Oklahoma education officials on Jan. 22 announced a pilot program to create a sophisticated “virtual network” of courses and services available via the internet to schools, libraries, and homes throughout the state.
The Virtual Internet School in Oklahoma Network (VISION) program, expected to launch before the end of March, will include an online curriculum that will offer algebra and other math courses for students in the fourth and seventh grades at nine pilot schools. If the program is successful, other subjects would be made available statewide.
“One of our greatest difficulties in Oklahoma is having equal access to education,” State Superintendent Sandy Garrett said during a presentation to administrators, legislators, and corporate partners. “From the smallest, most remote schools to the urban, inner-city schools, this [project] will ensure equal opportunity.”
But Garrett said VISION encompasses far more than just distance learning. “What we’re really talking about is a total managed learning system,” she said.
The project will contain a relational database that tracks all aspects of learning, from student records to human resources information. It also will include an eBusiness component that tracks costs and expenditures and allows for online purchasing and accounting.
The pilot program is expected to be implemented within 18 months, said Garrett.
Legislators approved the program last year. Since then, state education officials have been working with administrators, teachers, and corporate partners to figure out how to implement the program.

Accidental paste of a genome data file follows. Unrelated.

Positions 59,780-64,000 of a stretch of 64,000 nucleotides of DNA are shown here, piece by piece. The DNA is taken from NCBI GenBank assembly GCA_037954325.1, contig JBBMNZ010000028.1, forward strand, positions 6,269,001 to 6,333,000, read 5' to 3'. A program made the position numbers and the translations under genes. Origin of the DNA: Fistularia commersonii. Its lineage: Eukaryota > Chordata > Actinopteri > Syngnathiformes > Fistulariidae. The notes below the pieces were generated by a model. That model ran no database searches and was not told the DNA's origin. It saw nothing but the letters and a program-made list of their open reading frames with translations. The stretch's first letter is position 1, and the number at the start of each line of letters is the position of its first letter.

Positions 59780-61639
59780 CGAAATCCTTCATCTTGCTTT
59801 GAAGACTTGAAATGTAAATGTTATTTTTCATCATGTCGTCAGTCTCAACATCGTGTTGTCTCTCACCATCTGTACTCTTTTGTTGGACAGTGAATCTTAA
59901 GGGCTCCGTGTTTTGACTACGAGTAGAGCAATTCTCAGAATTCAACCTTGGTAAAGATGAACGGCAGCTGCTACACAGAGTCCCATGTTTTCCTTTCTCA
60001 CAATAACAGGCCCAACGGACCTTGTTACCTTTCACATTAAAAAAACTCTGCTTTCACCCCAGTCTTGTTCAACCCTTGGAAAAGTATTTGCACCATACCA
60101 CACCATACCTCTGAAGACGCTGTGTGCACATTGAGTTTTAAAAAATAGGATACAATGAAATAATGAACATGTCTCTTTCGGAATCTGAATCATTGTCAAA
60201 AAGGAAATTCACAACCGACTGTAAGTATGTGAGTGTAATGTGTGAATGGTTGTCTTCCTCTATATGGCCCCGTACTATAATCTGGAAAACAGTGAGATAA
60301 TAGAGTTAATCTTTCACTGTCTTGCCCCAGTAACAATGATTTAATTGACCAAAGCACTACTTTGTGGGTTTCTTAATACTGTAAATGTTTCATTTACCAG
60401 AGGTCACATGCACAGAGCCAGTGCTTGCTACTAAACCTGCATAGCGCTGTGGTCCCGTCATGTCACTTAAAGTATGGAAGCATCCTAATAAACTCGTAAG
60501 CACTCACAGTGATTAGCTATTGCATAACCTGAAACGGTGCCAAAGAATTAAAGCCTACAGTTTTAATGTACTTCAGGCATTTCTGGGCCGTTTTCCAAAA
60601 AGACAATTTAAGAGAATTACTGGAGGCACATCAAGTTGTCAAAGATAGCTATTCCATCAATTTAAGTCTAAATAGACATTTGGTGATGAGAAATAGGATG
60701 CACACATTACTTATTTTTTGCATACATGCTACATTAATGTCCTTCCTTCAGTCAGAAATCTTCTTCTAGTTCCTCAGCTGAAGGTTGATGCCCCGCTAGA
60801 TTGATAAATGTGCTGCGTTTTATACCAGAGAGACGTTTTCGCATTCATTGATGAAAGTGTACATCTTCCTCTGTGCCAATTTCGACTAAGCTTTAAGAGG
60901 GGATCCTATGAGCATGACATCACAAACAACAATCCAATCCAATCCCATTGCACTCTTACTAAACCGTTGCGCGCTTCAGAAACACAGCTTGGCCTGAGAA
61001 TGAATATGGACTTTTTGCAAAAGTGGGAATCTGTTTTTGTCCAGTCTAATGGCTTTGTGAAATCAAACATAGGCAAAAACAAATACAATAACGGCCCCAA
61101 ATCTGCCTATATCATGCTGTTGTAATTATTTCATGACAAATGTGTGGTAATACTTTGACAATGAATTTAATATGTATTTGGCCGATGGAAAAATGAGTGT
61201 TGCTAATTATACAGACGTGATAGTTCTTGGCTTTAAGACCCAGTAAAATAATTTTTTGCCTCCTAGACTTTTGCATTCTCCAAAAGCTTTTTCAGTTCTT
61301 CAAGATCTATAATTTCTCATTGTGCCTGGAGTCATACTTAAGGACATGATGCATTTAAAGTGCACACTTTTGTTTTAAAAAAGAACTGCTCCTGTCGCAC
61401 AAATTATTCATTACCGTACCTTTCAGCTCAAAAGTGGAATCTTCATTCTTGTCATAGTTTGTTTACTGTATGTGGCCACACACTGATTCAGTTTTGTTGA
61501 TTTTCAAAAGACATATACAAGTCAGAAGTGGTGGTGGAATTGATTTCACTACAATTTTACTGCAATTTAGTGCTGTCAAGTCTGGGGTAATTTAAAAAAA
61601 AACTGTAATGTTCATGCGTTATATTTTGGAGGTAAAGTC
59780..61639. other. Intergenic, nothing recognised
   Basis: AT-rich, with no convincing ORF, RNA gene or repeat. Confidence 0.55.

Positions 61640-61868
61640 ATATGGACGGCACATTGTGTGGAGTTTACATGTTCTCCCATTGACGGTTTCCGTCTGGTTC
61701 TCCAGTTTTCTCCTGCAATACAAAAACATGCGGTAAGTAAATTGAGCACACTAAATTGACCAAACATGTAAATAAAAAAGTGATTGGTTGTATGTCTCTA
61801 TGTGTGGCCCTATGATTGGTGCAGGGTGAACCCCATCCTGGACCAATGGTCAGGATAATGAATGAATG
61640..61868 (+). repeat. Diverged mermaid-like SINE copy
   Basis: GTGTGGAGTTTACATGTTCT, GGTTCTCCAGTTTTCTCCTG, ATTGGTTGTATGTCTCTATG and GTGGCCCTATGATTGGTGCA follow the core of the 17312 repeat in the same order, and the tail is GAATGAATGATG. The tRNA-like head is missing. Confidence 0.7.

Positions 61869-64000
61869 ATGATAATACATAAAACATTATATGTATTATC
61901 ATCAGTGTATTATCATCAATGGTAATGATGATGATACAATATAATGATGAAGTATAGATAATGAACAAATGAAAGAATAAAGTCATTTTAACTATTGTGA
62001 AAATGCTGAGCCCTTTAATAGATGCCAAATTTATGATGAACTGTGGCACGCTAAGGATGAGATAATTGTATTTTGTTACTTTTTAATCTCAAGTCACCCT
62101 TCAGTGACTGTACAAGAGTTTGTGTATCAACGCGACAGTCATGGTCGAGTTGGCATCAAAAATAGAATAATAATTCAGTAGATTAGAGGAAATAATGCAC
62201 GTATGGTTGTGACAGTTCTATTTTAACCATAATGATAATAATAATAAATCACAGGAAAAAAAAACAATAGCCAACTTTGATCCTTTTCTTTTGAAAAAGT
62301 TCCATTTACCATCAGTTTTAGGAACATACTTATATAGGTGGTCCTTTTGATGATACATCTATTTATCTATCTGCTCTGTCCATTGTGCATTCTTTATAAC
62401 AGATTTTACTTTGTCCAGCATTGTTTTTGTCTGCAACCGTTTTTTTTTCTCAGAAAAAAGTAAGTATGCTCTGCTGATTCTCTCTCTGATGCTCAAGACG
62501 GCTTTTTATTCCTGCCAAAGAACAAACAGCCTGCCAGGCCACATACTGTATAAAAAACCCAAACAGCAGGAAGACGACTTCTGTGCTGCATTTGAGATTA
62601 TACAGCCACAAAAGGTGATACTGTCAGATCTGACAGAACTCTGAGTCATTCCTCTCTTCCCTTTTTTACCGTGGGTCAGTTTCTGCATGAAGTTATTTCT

Corporate partners include Intel Corp., JES & Co., Microsoft, Dell Computer, SAP, and Ignite!, an Austin, Texas-based company run by Neil Bush, a younger brother of President George W. Bush.
Dell is providing servers for the project, while Intel is providing support for the servers and some hardware. Garrett said SAP will be the primary software provider.
Oklahoma City’s Western Heights is one of the nine school districts involved in the pilot. Western Heights Superintendent Joe Kitchens said the program’s online curriculum will include high-quality video streaming, along with two-way videoconferencing and traditional text and graphics. The online courses could be offered as stand-alone lessons or as a supplement to classroom instruction.
“It reaches the students when, where, and how they need to be reached. Some students are visual learners. Some are auditory learners. This can play to their strengths,” Kitchens said.
To take advantage of the technology, schools will need a T-1 or DS-3 (45-megabit) connection. Many Oklahoma schools already have the necessary degree of connectivity thanks to the state’s Onenet project, initiated in 1993 to upgrade the state’s technology capabilities.
The nine pilot districts and eight other districts also have formed a cooperative in hopes of qualifying for $20 million in eRate discounts to make additional infrastructure improvements next year.
The project’s eBusiness component would enable districts to integrate academics with management in a way not previously possible, Garrett said. It would help schools better manage their money, through the use of student and management data to identify which academic programs work best and most efficiently.
Such a system also would allow districts to submit their financial data to the state Education Department electronically.
Chief state school officers from Kansas, Texas, Pennsylvania, Maine, Virginia, New Mexico, Arizona, and California were invited to a technical briefing at the Oklahoma State Capitol to hear the details of the project. The school leaders were chosen for participation because their states have similar or related projects.
Oklahoma State Department of Education
Western Heights School District